Ironically, the outcome of this debate has never mattered less. In a less robust economy, the battle over a $1 increase in the minimum wage might have more teeth. But as jobless rates fall to 30-year lows, employers are offering record salaries, and the boundaries of a minimum wage become purely theoretical. It's hard, in light of today's economic reality, to see this battle as much more than political posturing. "This is a nice psychological move for the politicians," says TIME financial writer Daniel Kadlec. "It shows the public that Washington is doing what it can for everybody. The thing is that almost no one is working for minimum wage these days." That's not to say that an increase won't be useful in the future, he adds. It's just hard to get excited about a dollar when McDonald's across the country are offering signing bonuses to new employees.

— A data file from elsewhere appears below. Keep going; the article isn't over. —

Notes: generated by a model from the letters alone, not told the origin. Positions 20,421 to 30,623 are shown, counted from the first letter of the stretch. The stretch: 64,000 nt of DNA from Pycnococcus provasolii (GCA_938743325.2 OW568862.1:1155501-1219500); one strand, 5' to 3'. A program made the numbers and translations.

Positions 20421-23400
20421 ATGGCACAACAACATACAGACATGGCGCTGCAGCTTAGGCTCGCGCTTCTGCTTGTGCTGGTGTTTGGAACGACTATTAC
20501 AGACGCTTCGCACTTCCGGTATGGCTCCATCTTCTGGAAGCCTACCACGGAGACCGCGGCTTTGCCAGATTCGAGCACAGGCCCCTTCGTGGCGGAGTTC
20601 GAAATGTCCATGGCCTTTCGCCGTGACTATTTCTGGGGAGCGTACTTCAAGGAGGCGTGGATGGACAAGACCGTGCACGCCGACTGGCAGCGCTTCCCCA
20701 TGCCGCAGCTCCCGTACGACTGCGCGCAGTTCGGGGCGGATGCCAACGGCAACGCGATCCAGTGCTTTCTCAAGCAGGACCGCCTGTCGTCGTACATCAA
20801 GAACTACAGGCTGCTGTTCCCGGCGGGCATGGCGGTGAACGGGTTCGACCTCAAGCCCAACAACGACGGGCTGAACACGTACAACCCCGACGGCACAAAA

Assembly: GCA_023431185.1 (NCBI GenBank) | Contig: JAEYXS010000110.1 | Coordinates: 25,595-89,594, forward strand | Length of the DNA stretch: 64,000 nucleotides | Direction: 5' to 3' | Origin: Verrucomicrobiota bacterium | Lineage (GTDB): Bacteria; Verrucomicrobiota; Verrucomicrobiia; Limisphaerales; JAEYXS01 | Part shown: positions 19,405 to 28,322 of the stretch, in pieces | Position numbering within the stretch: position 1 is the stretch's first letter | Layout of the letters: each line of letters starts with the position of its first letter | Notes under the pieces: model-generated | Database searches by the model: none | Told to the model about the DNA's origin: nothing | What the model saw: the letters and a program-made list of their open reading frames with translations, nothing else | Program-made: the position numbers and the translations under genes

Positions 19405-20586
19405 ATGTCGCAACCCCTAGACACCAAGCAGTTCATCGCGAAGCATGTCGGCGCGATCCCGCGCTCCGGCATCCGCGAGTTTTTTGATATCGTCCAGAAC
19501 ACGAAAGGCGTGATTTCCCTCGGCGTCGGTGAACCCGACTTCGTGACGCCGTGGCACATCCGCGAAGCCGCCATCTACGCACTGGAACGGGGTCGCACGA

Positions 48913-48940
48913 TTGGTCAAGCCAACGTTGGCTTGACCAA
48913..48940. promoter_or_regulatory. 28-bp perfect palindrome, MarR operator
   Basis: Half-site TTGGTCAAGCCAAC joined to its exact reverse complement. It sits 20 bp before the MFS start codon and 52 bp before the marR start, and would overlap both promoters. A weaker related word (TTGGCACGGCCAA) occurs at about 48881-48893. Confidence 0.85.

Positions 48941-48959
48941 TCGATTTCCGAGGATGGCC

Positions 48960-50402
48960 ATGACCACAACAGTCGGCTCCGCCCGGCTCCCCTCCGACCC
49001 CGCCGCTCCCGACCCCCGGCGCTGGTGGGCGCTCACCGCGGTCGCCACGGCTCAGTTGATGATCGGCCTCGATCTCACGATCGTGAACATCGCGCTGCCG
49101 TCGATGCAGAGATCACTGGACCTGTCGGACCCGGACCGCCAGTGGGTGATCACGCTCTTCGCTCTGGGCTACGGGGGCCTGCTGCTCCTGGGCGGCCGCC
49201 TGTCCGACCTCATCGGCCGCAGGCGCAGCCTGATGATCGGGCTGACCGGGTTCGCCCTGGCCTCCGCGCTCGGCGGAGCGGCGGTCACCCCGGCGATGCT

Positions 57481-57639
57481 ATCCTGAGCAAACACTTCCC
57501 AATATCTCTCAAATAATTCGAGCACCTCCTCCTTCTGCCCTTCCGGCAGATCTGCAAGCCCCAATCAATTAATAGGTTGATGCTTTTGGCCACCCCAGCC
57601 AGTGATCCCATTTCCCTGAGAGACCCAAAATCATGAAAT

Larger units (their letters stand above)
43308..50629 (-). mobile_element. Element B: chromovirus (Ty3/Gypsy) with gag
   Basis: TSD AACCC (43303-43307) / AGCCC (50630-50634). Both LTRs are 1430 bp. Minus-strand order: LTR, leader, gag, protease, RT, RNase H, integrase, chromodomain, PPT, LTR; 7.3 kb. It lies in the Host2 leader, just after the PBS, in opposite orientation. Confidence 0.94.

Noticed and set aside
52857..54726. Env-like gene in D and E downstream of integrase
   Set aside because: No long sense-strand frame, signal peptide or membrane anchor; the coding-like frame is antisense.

In a week rife with political sturm and drang, the ongoing clash between the Republican Congress and President Clinton over a minimum wage increase ranks pretty low on the drama scale, particularly considering the current economic boom. From its velvet-and-marble perch on Capitol Hill, the Republican-controlled House of Representatives has approved a $1 increase in the $5.15 minimum wage, to be phased in over two years. Of course, gifts like this don't come without a price tag, and the House has decided to throw in some healthy tax cuts for businesses a way, they say, to ease the pain of the wage increase. President Clinton, predictably, is incensed, and vows to veto the plan, calling instead for "a clean, straightforward bill," unencumbered by tax relief.